In this mode we identified various opportunities and developed concepts using insights and principles derived from the last stage. Fresh and bold ideas are generated through collaborative sessions. Both of us build on each others concept postponing the critical evaluation.
An interactive wall exhibit where the wall will be filled with all the shades of color and when the user presses on a color tone all the other color tone patches flip showing the same color all through the wall and after removing the hand all the colors reappear. From this concept we want to convey that its the human perspective that always.
This is a collaborative art concept where users can make their own strokes on the screen from the of colors available on the screen. From the exhibit we want to convey that a plain canvas is boring, to make it art contrast colors are needed and to add more depth shades of the same color are needed, similarly diverse races and users need for a better world.
This concept includes a wall with various skin colors and when a user comes in front of it, the wall reflects the user with a silhouette and the same happen when there are multiple users, showing that all the color differences are just the human outer differences, but within everyone is similar.
This is a digital transformation of the inequality signifier we user below, as it could be read as belittling the significance and harm of discrimination by turning it into an art piece.
The exhibit is an interactive sphere accompanied by a response kiosk. The response kiosk prompts the visitors to record a single social construct that affects them the most. The responses are rendered as a dot on the interactive sphere visualized on the adjacent wall.
After developing various concepts, we detailed them to form a system of concepts. We evaluated the concepts and identified the ones which bring more value to the stakeholders. The concepts are evaluated on the characteristics defined in the previous mode to form holistic solutions. We iterated on the prototypes by tested them with various users.
The final design of the museum exhibit consists of a projection of a giant sphere that displays an aesthetic representation of visitor-fed data in the form of differently colored dots. Each dot is also geographically tagged allowing visitors to see where the response was made at. Each data point is captured through a response kiosk either beside the exhibit or the before accessing the exhibit. We added a series of gestures such as pan left, pan right, tap, pinch to zoom to interact with the exhibit.
After recording their social construct experience, user can view a sphere that highlights the types of discriminations prevalent in society. Zooming in and out, the user can view multiple layers of the effect that social constructs have on the people and the society. By clicking on a particular response, the user can find the location of the data source. From the interview, we found that the user is eager in knowing other users that have a similar experience. So, by tapping with two fingers users can view similar responses.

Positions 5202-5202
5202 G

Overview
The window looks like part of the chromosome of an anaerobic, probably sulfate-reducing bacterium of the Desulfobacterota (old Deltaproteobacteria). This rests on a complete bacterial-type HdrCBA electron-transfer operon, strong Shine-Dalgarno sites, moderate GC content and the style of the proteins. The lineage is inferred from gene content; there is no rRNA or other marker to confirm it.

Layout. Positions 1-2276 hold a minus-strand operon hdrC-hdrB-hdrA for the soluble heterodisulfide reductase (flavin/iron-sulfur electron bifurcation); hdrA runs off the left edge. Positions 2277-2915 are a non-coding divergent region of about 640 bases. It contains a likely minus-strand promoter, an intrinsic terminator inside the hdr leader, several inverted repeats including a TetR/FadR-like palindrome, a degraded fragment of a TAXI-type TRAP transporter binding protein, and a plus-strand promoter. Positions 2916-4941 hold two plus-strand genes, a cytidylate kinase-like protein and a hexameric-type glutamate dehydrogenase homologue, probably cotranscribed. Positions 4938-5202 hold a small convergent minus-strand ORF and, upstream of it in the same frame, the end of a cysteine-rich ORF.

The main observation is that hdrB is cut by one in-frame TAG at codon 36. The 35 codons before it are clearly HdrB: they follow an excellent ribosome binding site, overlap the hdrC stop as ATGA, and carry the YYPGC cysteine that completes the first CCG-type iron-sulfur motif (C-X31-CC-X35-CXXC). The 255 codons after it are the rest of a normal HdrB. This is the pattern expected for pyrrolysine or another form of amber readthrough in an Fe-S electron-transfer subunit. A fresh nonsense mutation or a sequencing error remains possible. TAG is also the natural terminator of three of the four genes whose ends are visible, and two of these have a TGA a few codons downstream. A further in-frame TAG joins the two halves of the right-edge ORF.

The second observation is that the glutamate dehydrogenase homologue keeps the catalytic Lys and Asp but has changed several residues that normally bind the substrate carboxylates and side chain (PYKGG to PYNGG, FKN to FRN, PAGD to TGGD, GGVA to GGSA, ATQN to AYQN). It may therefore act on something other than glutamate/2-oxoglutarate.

The interactions were carefully thought out to make sure that they are accessible and understandable to vast majority of the museum visitors. To prototype the installation, we used Processing for the visualization and mapping data points on the sphere. For interactions with the exhibit, we used Leap Motion to record gestural inputs.
After the design prototype is developed, we ensured that this installation is built around the peoples experiences and provide real value. To communicate the value to the audience we created a dialogue by creating a teaser for the installation aiming to enhance the human emotions.
As next steps of design, we hope to expand the installation data scope by gathering information from multiple museum locations. We also aim to position this touch screen panel at different public spaces to gather diverse data from various locations that can be later mapped to the visualization to create a single unified collaborative art.
For me, this design exercise is one of the complex and challenging ones. Creating a tangible solution by understand the social constructs was one of the most rigorous research I have done so far since users were not sharing their personal discrimination experiences. But by reaching different artists works, we were able to find a method that was able to capture the users’ discrimination experiences. This taught me that other than UX methods, different design and data collection methods are adaptable to understand the user experiences.